Soviet republic (system of government)

For the Soviet republics of the Soviet Union, see Republics of the Soviet Union.

A soviet republic is a system of government in which the whole state power belongs to the soviets (workers' councils), a subtype of a parliamentary republic. Although the term is usually associated with communist states, it was not initially intended to represent only one political force, but merely a form of democracy and representation termed soviet democracy.

In the classic soviet republic, all power belongs to the hierarchy of councils (soviets), with the Supreme Council on the top. This means the Supreme Council has the authority to alter the constitution, resolve trials, sentence people, change the government, confiscate property, reform language and appoint any official by simple majority. Decisions of the councils are not required to be ratified or undersigned by any other body or person. In practice the councils do not normally execute all these powers, but rather institute bodies to perform their work.

Each council is headed by a presidium, which serves as a collective head of the entity. The chairman of the Supreme Council performs the ceremonial duties of the head of state. State awards are usually awarded by a decree of the Presidium of the Supreme Council or a lower level council. Each council has a number of committees, including the executive committee, which serves executive functions of the council and even as a local administration.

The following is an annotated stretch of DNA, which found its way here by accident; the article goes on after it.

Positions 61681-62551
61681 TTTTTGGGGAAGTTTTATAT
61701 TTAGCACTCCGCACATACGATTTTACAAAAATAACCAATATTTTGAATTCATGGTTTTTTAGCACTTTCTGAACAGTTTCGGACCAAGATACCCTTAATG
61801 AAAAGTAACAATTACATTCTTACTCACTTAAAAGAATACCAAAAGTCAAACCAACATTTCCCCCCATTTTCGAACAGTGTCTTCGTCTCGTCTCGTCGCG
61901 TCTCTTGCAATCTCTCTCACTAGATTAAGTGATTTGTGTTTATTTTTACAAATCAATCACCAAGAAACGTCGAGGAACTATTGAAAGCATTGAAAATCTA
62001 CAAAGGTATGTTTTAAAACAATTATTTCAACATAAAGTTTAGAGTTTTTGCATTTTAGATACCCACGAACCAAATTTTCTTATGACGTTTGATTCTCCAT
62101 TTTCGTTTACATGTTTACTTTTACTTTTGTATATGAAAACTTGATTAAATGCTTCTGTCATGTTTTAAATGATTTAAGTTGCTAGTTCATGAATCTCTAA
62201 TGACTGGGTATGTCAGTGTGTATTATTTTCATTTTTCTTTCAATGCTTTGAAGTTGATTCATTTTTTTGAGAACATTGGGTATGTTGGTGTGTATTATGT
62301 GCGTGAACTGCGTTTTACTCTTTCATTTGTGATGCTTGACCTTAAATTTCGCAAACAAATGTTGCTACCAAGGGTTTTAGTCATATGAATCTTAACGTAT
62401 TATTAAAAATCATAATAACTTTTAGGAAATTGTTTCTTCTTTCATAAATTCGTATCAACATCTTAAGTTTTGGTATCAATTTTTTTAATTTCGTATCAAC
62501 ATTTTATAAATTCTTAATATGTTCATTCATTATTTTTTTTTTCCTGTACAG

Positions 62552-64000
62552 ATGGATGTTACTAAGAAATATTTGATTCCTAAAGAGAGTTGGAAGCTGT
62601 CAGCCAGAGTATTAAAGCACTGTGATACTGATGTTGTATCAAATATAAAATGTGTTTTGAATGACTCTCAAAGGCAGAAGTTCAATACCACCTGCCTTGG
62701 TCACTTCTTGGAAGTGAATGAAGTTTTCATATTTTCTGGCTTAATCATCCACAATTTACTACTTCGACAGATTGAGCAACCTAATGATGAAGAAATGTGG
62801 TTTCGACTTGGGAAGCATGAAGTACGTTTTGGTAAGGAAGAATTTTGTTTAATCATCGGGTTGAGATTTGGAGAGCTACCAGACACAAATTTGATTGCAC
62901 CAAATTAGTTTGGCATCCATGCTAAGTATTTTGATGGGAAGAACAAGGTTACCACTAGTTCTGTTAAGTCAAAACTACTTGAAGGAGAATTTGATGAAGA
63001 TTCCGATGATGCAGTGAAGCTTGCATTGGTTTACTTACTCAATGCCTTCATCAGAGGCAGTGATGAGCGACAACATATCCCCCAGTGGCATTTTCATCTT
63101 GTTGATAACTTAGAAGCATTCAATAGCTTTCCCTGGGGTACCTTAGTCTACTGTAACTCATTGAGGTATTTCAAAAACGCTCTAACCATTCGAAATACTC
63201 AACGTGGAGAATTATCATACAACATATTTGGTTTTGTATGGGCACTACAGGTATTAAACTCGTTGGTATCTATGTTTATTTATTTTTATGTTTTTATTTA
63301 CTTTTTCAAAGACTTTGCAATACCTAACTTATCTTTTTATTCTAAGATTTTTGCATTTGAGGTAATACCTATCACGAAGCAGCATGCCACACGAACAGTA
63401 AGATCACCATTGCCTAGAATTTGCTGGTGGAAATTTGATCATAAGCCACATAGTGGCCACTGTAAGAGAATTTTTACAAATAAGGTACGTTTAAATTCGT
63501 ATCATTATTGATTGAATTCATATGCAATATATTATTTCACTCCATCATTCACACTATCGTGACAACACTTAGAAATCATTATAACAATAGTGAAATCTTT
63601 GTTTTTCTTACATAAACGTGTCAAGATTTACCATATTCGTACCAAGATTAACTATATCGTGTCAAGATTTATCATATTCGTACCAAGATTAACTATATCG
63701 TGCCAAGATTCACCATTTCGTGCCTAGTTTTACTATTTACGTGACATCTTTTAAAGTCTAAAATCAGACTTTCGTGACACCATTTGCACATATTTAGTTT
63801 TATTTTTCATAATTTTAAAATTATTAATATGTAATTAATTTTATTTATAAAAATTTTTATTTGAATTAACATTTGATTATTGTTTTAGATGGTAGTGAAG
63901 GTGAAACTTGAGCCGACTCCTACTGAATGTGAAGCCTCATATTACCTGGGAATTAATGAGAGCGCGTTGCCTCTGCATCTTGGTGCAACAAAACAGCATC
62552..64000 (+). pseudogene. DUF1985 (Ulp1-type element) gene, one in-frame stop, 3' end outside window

The first soviet republics were short-lived communist revolutionary governments that were established in what had been the Russian Empire after the October Revolution and under its influence. These puppet states included some such as the Lithuanian Soviet Socialist Republic and the Latvian Socialist Soviet Republic which won independence from Russia during the civil war period. Others such as the Ukrainian Soviet Republic and the Socialist Soviet Republic of Byelorussia later became union republics of the Soviet Union and are now independent states. Still others such as the Kuban Soviet Republic and the Bukharan People's Soviet Republic were absorbed in to other polities and no longer formally exist under those names.

In the turmoil following World War I, the Russian example inspired the formation of soviet republics in other areas of Europe including Hungary, Bavaria, Slovakia and Bremen.[1] Soviet republics, most notably the Chinese Soviet Republic (Jiangxi Soviet), later appeared in China during the early stages of the Chinese Civil War. Other than these cases, "soviet republic" typically refers to the administrative republics of the Soviet Union.


  1. Stephen A. Smith. "Towards a Global History of Communism." The Oxford Handbook of the History of Communism. Stephen A. Smith, ed. Oxford University Press, 2014. p. 8. ISBN 9780191667510

See also

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